For the first time, the Mayor of Newburgh Heights opened up about what so many of you have argued for years.
This comes as a local lawmaker prepares to introduce a series of bills that could shut down speed cameras statewide.
For years, cops have stood along I-77, ticketing huge numbers of drivers with speed cameras and bringing in big money in fines for Newburgh Hts.
Now, Mayor Gigi Traore tells the I-Team that the Village would be broke without the camera tickets.
She said, “It’s still what we have for revenue, and we have to sustain it so we can continue to provide the services to our residents.”
Drivers have spoken out many times criticizing the speed cameras as, simply, a way to make money without having much impact on safety. Drivers get the tickets in the mail weeks after they’d been clocked by police.
Yet, the Newburgh Hts. Police Chief has claimed the camera ticket program is all about safety.
Now, the Mayor says that without those fines, the Village wouldn’t be able to pay police, firefighters, and more.
The Mayor said, “You know, it’s both. We can’t have safety if we don’t have the revenue to cover the safety forces.”
The I-Team checked. So far this year, Newburgh Heights has filed in court nearly 50-thousand speed camera tickets and the Garfield Hts. Municipal Court has collected more than 2 million dollars in fines for the Village.
Nonetheless, the Village just laid off three workers.
Those layoffs come after Village Council members said the Village lost a lot of money when the traffic camera program had been put on hold. It was stopped temporarily due to a dispute with the Court.
State Representative Tom Patton plans to introduce new measures soon that would shut down speed cameras statewide.
He said, “We have a few rogue cities. Little ‘burbs that are out of control.”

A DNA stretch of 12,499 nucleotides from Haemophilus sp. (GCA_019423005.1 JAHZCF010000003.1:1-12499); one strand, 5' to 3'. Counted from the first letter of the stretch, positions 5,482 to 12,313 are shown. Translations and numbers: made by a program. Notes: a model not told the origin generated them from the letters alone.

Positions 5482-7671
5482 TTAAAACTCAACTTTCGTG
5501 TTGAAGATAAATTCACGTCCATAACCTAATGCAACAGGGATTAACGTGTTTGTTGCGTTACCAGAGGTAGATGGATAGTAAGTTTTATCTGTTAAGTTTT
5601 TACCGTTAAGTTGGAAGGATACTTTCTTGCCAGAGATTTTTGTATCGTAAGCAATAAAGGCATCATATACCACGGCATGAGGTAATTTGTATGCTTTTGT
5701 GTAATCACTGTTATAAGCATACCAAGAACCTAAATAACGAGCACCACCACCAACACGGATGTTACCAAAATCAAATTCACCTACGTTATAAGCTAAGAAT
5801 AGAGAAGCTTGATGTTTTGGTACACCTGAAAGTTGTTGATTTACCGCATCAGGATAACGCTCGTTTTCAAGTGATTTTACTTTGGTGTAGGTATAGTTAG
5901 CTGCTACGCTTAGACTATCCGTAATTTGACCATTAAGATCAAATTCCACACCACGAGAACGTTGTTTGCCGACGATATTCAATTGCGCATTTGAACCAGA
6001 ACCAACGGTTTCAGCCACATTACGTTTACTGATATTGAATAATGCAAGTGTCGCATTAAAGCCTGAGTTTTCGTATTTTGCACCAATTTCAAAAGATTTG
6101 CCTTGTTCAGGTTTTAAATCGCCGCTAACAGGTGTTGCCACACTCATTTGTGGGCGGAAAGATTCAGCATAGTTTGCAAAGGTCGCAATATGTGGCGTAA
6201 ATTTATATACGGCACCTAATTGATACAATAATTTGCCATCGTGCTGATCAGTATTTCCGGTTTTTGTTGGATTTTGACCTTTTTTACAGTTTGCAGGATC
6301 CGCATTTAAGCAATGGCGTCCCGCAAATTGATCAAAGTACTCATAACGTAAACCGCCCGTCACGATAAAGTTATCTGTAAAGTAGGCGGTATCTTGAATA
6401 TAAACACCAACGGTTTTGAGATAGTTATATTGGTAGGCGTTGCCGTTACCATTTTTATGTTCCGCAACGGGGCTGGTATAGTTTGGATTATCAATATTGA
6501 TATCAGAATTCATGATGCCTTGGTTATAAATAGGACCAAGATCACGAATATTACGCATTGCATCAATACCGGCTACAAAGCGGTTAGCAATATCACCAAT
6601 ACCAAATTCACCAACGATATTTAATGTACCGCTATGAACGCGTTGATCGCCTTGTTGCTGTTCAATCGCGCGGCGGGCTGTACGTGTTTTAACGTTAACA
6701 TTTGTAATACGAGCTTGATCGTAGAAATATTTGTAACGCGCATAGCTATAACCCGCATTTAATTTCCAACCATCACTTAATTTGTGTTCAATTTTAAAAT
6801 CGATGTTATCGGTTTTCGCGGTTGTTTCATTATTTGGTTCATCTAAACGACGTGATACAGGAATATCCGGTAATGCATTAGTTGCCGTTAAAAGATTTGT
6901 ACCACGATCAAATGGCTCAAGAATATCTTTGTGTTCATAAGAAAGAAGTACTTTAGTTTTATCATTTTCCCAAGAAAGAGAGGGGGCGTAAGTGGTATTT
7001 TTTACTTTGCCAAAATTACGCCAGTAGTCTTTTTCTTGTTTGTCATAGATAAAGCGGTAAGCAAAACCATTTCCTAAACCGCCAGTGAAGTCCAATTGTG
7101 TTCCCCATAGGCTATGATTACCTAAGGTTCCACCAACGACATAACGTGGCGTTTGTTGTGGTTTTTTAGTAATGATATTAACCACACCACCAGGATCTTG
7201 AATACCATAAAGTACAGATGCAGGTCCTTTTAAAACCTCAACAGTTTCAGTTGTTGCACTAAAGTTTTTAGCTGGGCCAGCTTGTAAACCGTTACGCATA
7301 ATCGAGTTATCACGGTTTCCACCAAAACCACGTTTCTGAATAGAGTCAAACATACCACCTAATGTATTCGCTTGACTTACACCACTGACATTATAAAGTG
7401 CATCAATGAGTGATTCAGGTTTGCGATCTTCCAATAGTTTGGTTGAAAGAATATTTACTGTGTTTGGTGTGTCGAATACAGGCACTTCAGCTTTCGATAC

Patton has tried to pass new regulations for speed cameras before. Now, he’s also targeting companies overseas that process camera tickets for Northeast Ohio communities.
“The idea that 40-50-60 percent of this fine money is going overseas. It boils my blood,” Rep. Patton said. “Too many of these local governments that cry, ‘safety, safety, safety,’ they’re counting money as they go to the bank.”
He said, “I’ve always believed if you have a good bill and a good cause, you press forward.”
For the first time, the Mayor of Newburgh Hts. admits the Village can’t live without those tickets.
The Mayor said, “We have to be realistic. Services don’t happen at cost. They’re not free.”
She added that Newburgh Hts. might be able to back off on traffic tickets if the town can generate economic development.
The I-Team recently studied traffic safety on that stretch of highway, notorious for camera tickets.
Statistics from the Ohio State Highway Patrol show the number of crashes has gone up in the last two years. Records show, in that stretch in 2020, a total of 24 crashes. In 2021, a total of 29 crashes. And, last year, 40 crashes.
Nearly a quarter of the crashes last year were speed-related. That is the same number as back in 2018.